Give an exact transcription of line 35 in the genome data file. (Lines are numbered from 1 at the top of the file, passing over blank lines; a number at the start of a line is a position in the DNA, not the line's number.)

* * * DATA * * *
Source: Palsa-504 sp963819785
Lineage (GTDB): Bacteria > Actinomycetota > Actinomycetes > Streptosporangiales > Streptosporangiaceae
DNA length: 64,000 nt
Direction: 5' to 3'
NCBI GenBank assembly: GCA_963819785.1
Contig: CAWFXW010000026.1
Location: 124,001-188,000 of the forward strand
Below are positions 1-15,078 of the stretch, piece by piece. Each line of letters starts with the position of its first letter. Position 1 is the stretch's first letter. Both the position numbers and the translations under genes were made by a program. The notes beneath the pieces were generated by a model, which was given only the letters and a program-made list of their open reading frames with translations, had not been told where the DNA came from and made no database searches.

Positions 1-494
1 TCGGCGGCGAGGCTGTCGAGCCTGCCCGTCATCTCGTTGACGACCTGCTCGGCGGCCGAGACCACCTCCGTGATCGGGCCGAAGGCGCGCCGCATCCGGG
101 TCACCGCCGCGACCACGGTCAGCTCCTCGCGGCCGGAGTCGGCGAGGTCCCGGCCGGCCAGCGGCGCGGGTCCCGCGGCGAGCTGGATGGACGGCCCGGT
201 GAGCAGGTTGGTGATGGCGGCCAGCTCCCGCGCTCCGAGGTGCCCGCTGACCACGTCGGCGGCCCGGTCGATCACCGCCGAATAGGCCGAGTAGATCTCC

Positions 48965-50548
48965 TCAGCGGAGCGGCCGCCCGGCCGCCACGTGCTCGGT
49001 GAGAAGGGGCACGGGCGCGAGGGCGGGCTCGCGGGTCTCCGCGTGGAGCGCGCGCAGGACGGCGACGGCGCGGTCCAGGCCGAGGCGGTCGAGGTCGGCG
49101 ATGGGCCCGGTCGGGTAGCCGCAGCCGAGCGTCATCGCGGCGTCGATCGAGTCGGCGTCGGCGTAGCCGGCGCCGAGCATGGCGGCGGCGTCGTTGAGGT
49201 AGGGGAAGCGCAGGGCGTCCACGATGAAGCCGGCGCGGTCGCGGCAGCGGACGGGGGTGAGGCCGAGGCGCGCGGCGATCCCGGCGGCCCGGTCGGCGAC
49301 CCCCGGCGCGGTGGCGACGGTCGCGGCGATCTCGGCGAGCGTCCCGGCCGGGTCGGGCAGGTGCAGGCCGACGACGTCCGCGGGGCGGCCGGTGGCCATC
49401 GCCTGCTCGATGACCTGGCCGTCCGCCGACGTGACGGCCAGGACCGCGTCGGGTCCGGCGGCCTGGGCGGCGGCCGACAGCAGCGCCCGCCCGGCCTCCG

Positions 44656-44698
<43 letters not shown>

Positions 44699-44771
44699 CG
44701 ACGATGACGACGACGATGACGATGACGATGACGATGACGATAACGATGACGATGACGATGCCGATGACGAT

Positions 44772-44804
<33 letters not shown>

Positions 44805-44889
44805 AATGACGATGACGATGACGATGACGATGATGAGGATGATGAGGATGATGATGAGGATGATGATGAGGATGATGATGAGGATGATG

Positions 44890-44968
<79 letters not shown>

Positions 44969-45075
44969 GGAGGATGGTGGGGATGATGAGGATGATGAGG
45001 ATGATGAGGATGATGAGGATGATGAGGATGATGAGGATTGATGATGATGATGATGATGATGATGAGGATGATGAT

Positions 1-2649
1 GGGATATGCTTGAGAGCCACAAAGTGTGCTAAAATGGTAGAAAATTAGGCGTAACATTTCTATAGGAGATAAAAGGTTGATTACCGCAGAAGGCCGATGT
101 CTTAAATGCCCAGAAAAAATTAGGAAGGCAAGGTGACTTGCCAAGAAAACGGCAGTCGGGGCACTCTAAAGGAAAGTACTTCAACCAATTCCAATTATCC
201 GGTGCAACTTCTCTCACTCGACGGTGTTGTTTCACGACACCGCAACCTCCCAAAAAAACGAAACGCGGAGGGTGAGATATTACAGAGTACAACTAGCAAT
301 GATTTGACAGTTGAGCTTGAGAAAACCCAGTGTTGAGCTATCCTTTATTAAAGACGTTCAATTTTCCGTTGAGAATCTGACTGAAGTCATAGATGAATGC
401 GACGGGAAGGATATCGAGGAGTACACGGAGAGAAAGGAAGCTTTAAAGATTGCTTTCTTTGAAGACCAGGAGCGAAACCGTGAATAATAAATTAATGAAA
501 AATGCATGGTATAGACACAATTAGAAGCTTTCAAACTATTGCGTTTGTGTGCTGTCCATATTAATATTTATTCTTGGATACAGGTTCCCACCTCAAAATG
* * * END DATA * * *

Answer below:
1 GGGATATGCTTGAGAGCCACAAAGTGTGCTAAAATGGTAGAAAATTAGGCGTAACATTTCTATAGGAGATAAAAGGTTGATTACCGCAGAAGGCCGATGT